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Entered as second-class matter March 1, 1920, at the Post Office at Easton, Pennsylvania, under the Act of August 24, 1912.

BULLETIN

OF THE

AMERICAN METEOROLOGICAL SOCIETY

Published Monthly by the American Meteorological Society
Publication office: 207 Church Street, Easton, Pa.

Vol. 2

MARCH, 1921

No. 3

LIST OF WORKS ON METEOROLOGY.

Selected by C. Fitzhugh Talman, Chairman, Committee on Public Information. The following list of the more important works on meteorology is adapted from one prepared by the present compiler for publication as Appendix I of the text-book, "Introductory Meteorology," issued by the National Research Council in 1918:

GENERAL TREATISES.

Angot, Alfred. Traité élémentaire de météorologie. 3rd ed. Paris. 1916. Davis, William Morris. Elementary meteorology. Boston. 1894. Great Britain, Meteorological office. The weather map; an introduction to modern meteorology. 4th issue. London. 1918. 2 vols. [The second volume bears separate title, Meteorological glossary.]

Greely, Adolphus W. American weather, New York. 1888.

Hann, Julius von. Lehrbuch der Meteorologie. 3rd ed. Leipzig. 1915.
Humphreys, William Jackson. Physics of the air. Philadelphia.
McAdie, Alexander George. Principles of aerography. Chicago. 1917.
Milham, Willis I. Meteorology. New York. 1912.

1920.

Moore, Willis L. Descriptive meteorology. New York. 1910.
National research council. Introductory meteorology. New Haven.
Waldo, Frank. Elementary meteorology. New York. 1896.

1918.

WEATHER AND WEATHER FORECASTING.

Abercromby, Ralph. Weather. London. 1887.

Bliss, George S. Weather forecasting. 2nd ed. Washington. 1917. (U. S. Weather Bureau. Bull. 42.)

Defant, Albert. Wetter und Wettervorhersage. Leipzig. 1918.

Inwards, Richard. Weather lore; a collection of proverbs, sayings and rules concerning the weather. 3rd ed. London. 1898.

Kassner, Carl. Das Wetter und seine Bedeutung für das praktische Leben. 2nd ed. Leipzig. 1918.

Shaw, Sir Napier. Forecasting weather. London. 1911.

U. S. Weather bureau. Weather forecasting in the United States. Washington. 1916.

DYNAMIC METEOROLOGY.

Abbe, Cleveland. The mechanics of the earth's atmosphere. A collection of translations. [2nd collection.] Washington. 1891. Third collection. Washington. 1910. (Published by Smithsonian institution.)

Exner, Felix M. Dynamische Meteorologie. Leipzig. 1917.

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Ferrel, William. A popular treatise on the winds. New York.

1889.

Ferrel. William. Recent advances in meteorology. Washington. 1886.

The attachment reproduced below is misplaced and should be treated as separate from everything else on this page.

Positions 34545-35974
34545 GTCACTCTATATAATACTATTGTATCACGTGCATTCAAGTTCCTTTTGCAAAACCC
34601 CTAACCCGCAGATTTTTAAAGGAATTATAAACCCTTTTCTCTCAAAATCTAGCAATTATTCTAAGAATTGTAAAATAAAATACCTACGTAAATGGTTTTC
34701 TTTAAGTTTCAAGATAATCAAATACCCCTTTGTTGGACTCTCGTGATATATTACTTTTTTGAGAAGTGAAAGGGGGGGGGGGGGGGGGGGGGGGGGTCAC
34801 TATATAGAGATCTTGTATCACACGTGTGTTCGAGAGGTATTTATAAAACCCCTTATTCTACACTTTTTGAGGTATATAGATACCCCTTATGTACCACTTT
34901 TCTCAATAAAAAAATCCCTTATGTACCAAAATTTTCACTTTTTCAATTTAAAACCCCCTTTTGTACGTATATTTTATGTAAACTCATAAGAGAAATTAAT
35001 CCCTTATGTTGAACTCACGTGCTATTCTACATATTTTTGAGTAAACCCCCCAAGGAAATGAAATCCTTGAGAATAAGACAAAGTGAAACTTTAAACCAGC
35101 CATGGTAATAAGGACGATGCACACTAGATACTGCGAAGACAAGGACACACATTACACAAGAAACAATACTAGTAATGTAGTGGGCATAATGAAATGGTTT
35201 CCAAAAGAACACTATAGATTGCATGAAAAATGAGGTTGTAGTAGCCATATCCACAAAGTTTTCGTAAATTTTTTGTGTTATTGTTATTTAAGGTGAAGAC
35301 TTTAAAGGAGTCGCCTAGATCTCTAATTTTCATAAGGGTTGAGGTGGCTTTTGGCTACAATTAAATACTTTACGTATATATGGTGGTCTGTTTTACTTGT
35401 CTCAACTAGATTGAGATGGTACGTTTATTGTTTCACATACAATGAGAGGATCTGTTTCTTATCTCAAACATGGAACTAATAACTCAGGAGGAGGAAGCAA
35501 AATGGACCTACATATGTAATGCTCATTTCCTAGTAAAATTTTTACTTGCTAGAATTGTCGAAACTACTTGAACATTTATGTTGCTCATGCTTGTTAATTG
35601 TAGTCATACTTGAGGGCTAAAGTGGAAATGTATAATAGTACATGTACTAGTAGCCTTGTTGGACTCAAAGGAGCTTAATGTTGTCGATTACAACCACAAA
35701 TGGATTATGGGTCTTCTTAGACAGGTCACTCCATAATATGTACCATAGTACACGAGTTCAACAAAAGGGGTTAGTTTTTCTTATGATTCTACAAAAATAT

(Annual report of the chief signal officer, 1885. Appendix 71.)

Lempfert, Rudolph G. K. Meteorology. London. 1920.

Shaw, Sir Napier. Manual of meteorology, pt. 4. Cambridge. 1919.

STORMS.

Algué, José. Cyclones of the far east. 2nd ed. Manila. 1904.

Bowie, Edward H., & Weightman, R. Hanson. Types of storms of the United
States and their average movements. Washington. 1914. (U. S. Weather
Bureau. Monthly weather review, suppl. 1.)

Fassig, Oliver L. Hurricanes of the Fast Indies. Washington. 1913. (U. S.
Weather bureau. Bull. X.)
Finley, John Park.
York. 1887.

Tornadoes; what they are and how to observe them. New

MARINE METEOROLOGY.

Allingham, William. A manual of marine meteorology. London. 1900. Great Britain, Meteorological office. The seaman's handbook of meteorology.

3rd ed. London. 1918.

FROST.

[Young, Floyd D.] Frost and the prevention of damage by it. Washington, 1920. (U. S. Dept. of agriculture. Farmers' bull. 1096.)

Reed, William Gardner. Frost and the growing season. Washington. 1918. (U. S. Dept. of agriculture. Atlas of American agriculture, part 2, sect. 1.)

CLOUDS.

Clarke, George A. Clouds. London. 1921.

Clayden, Arthur William. Cloud studies. London. 1905.

Clayton, H. Helm. Observations made at the Blue Hill meteorological observatory. Discussion of the cloud observations. Cambridge, Mass. 1896. (Annals of the Astronomical observatory of Harvard college, vol. 30, pt. 4.) International meteorological committee. International cloud-atlas.

Paris (pub. by Gauthier-Villars). 1910.

Ley, William Clement. Cloudland. London. 1894.

U. S. Weather bureau. Cloud forms. Washington. 1921.

ATMOSPHERIC ELECTRICITY.

2nd ed.

Covert, Roy Norton. Modern methods of protection against lightning. Washington. 1917. (U. S. Dept. of agriculture. Farmers' bull. 842.)

Kähler, Karl F. Luftelektrizität. Berlin. 1913.

Mache, Heinrich, & Schweidler, E. von. Die atmosphärische Elektrizität. Braunschweig. 1909.

Peters, Orville S. Protection of life and property against lightning. Washington. 1915. (U. S. Bureau of standards. Technologic paper 56.)

Swann, W. F. G. Atmospheric electricity. (In Journal of Franklin institute, Philadelphia, Nov., 1919, pp. 577-606.)

METEOROLOGICAL OPTICS.

Pernter, Josef M., & Exner, Felix M. Meteorologische Optik. Wien. 1910.